Although the healthcare industry provides one of the most critical services to humankind - keeping us alive and well - we are still not providing optimal cybersecurity safeguards for our data and assets. Even though there is a specific standard in place, called The Health Insurance Portability and Accountability Act (HIPAA), to help ensure that our healthcare institutions are compliant when it comes to protecting personal health information (PHI), the bad guys are still at an advantage. Remember, PHI is much more valuable than financial or credit card data, because it is not something you can simply cancel and renew; it sticks around forever. So, how can we leverage HIPAA guidelines and modern cybersecurity technology to keep this sensitive data safe?
Generally speaking, cybersecurity should function as a wrapper for business processes. The healthcare industry is no exception. If you are not putting any effort into classifying your data, assets, and any third-party providers, it will be much harder to protect your data - and comply with HIPAA guidelines. You need to understand how you store your electronic PHI, who does - and should - have access to said data, and the security controls you have in place to protect PHI. Once you have this information, you can may need to design new controls that help protect your valuable assets and data. In order to appropriately protect your PHI and other healthcare data, you must understand how your organization uses said data. Which processes utilize your data? Who are the users that should have access to the data? Where does your data flow - either externally or in-house? When it comes to HIPAA compliance, remember: “Rights and/or privileges should be granted to authorized users based on a set of access rules that the covered entity is required to implement…” (HIPAA STANDARD § 164.312(a)(1))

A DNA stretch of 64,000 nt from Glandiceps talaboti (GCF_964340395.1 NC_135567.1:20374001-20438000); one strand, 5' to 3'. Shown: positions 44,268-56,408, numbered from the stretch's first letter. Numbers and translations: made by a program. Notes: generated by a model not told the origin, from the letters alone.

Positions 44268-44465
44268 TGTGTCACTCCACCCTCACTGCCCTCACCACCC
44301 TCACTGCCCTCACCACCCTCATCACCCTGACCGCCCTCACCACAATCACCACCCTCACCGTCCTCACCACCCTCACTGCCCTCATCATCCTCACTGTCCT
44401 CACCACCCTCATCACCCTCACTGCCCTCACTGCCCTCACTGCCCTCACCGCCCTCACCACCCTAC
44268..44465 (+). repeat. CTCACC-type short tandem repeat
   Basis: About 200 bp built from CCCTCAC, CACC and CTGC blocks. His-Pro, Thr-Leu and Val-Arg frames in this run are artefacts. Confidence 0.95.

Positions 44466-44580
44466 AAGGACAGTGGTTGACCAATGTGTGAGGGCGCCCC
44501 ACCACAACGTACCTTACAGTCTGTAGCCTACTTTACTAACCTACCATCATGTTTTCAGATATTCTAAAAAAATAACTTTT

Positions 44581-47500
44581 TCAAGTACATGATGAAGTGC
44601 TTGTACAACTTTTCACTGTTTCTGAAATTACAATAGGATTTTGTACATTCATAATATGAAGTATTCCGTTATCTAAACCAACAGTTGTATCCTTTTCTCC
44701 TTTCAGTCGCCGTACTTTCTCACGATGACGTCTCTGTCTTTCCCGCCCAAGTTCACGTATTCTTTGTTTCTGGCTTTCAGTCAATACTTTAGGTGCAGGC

Gaining an understanding of how your healthcare business operates, and the part that data plays in these day-to-day operations, you can start implementing - or tuning, if they already exist - cybersecurity controls that provide optimal monitoring and protection capabilities. Healthcare data is some of the most valuable information available these days; luckily, it is also relatively easy to classify and monitor for flow - if your infrastructure allows. Sometimes systems get built up over time, which may lead to disparate systems or applications and data flowing in many directions. Leveraging a user and entity behavior analytics (UEBA) platform with machine learning can come in handy here, as you do not necessarily need to understand your network 100% (although you should, for your sake), and the tool will be able to provide insights based on statistical and probabilistic models. If you understand your business and know where your PHI and other important healthcare data resides, you will be able to analyze and discern quickly whether or not an alert is true or false positive. These types of technology can enhance the response effort and greatly reduce the time to contain. Let’s not forget the forensic capabilities provided by a UEBA platform with machine learning.
Creating a team whose main task is to respond to data breaches and other cybersecurity incidents is a must for healthcare organizations. With HIPAA guidelines stating that breaches must be reported within 60 days if they affect more than 500 users, or within 60 days of the end of the calendar year if the user count is less than 500, having a strategy in place to detect and report on breaches is paramount. This team should understand how HIPAA works, how your organization works, how your data flows, and how relationships with third-party suppliers are carried out. These team members will have their own day-to-day tasks, but in the event of a breach or other security incident, they will need to act fast to confirm, contain, and remediate any cybersecurity incidents. Remember, a persistent attacker has a high likelihood of infiltrating a network; the main goal is to contain them to ensure that there is as little collateral damage as possible, and that your data remains safe from exfiltration.
In summation, three major steps must be taken if we are to ensure that our healthcare data will be protected - or if we want to avoid fines associated with HIPAA violations.